William Matheson (nova_one) wrote,
William Matheson

61. Learning and Writing

This morning we had Japanese class with the eldest of our teachers. She’s exceptionally kind and patient, and she understood that we’re busy with work – I studied, but only the night before and the morning of the class! (I meant to study early in the day yesterday, but I just couldn’t bring myself to do so.)

She could sympathize at least in part because she was busy too – busy in the rice fields. Hmm? She, one of our language teachers, with her educated background and electronic English dictionary, able to ask me “You rode here today?” – is she really one of the ubiquitous grannies in the rice fields? We can sometimes be quick to associate farm labour with simplicity (especially when there’s a language barrier), and I’ll try to broaden my mind the next time I see someone tending a crop by wondering what their lives have been like.

After class, I met up with someone for lunch, and after that I went into SOGO so I could get my oatmeal at Jupiter, when who should I run into but one of my students and his mother. She was happy to run into me, because she had been meaning to write me a reply to a note I wrote to her about the homework (she had asked my Japanese teaching partner about the schedule for such).

Uh-oh, the jig is up!

See, I originally wrote that note in a defensive mindset – I was mortally afraid that people were thinking I wasn’t giving enough homework, and/or that I wasn’t slavishly sticking to the schedule that D. had promulgated before the term began. So I took a long time and carved out a pleasant reply that explained where I was coming from, where the homework usually came from, and made note of spelling tests and journal entries – that sort of thing. I even kind of let it be long (hopefully it was more authoritative than rambling) so as to postpone her reply and the inevitable day of reckoning when everyone at S.G. would say, “You’re a month into the term and you haven’t given one spelling test!? You’re fired!!” (I’ve since come to the realization that work is like a relationship – neither can survive full disclosure. Appearances and assumptions are needed to cover for the incidental gaps in our competencies. But I didn’t know this a month ago when I wrote that note.)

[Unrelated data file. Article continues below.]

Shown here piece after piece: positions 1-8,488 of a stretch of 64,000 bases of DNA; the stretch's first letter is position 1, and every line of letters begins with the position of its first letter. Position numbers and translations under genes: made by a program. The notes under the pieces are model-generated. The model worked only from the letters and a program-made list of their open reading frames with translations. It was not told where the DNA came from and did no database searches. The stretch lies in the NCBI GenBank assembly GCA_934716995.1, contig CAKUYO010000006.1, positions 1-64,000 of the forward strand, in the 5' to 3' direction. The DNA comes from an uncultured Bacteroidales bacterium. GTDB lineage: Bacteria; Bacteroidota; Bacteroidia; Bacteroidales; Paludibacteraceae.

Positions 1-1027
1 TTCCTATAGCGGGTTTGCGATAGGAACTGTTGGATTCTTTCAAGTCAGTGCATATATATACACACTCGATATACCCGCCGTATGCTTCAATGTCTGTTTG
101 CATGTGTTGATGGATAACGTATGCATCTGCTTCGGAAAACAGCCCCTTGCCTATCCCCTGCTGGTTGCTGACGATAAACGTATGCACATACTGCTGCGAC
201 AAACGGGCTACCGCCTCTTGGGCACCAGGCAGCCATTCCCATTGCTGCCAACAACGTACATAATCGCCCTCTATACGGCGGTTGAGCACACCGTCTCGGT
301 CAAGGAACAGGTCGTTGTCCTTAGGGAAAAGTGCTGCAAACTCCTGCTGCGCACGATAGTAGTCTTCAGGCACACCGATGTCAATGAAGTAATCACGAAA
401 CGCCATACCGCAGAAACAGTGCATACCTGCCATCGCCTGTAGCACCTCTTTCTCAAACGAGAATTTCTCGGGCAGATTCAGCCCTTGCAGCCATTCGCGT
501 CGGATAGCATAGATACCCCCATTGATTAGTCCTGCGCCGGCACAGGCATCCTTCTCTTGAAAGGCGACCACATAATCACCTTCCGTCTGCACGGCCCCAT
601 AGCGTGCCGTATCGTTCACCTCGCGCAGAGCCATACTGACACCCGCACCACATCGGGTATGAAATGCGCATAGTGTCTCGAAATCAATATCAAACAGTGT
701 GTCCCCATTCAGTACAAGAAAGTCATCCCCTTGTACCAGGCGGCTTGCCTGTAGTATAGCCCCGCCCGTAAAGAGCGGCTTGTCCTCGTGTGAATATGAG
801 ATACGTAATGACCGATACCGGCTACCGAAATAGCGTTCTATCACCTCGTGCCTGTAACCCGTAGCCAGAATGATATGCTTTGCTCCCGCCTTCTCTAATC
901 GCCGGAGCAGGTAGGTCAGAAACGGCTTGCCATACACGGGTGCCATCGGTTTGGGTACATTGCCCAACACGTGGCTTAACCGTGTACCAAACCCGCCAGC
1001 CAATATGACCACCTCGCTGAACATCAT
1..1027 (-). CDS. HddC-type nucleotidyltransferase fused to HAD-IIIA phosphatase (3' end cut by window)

So I’m standing in SOGO talking pleasantly with this mother and waiting for the other shoe to drop. But, no! This note was a hit! She’d never received anything like it from an S.G. teacher before, and she even showed it to the other English-speaking mother of the class, and she remarked that I should become a writer – and she’s (it turns out) a published author!

And apart from the praise, she said she had just been wondering about the homework because her son had been demure about telling her what was being assigned. Golly, I understood that – when I was his age, I did the same thing and worse. In fact, I hated Grade Three – it was one of my worst years, and it’s hard for a lot of kids because it’s that awful year when you have to change from being babied along in Grade Two to becoming responsible for Grades Four and beyond. It’s unnecessary to point out the irony of the situation, but I can’t resist.

I’m going to jump around a bit – one relatively new important person we know is giving up in the sudden efforts to make S.G. into a “real” immersion school. On that topic, I had been thinking, well, this is the niche that this school is in – they want to charge such-and-such, they want to turn a profit, they want to remain staunchly Japanese (can’t say I blame them, because if there’s a place where it’s best to be Japanese…) – the way things are, they’re going to get green-as-grass (non)teachers comparable to the likes of me, and they’re going to be pushing through kids (some who have special learning needs) who don’t really “get it” and are kind of just spinning their wheels in English. As M. remarked, “If they hired Jesus Christ, I don’t think anything would change.”

But the mother had a completely different attitude, and I quickly saw her point: if the English program was in fact as strenuous and as important as the Japanese program, the workload would be ridiculous. The children get an insane amount of Japanese homework as it is, just to keep up with the minimum Japanese curriculum that’s taught in the public schools. Save boarding the children at the school and extending the school hours even further (my “idea”), there’s no way to run a full-blown English (even just a learning-of-English) curriculum when the Japanese curriculum is also being taught. So perhaps – just perhaps, the status quo is all that is needed.

I took away a lot from this conversation. It really helped me put things in perspective, and made me reflect on the downright perversity of the rule that we’re not allowed to have any contact with the teachers outside of school. Strictly speaking, I “should” have nodded pleasantly and continued on my way. But being human (and more importantly, a human with enough petty cash to pay his way home should the need arise), I didn’t. And I don’t regret this one bit.

I wish I had greater expanses of time with which to write, but I suppose I can have that by the frigateload when I get back to Canada. In the meantime, I have this blog. I try to craft it as carefully as I can, but as I said to my lunch partner today (who is a budding writer with some cred), “it’s like a kei car with power seats and air conditioning, [no matter how I dress it up] it’s still a blog.”
Tags: japan, learning, school, teaching, work, writing

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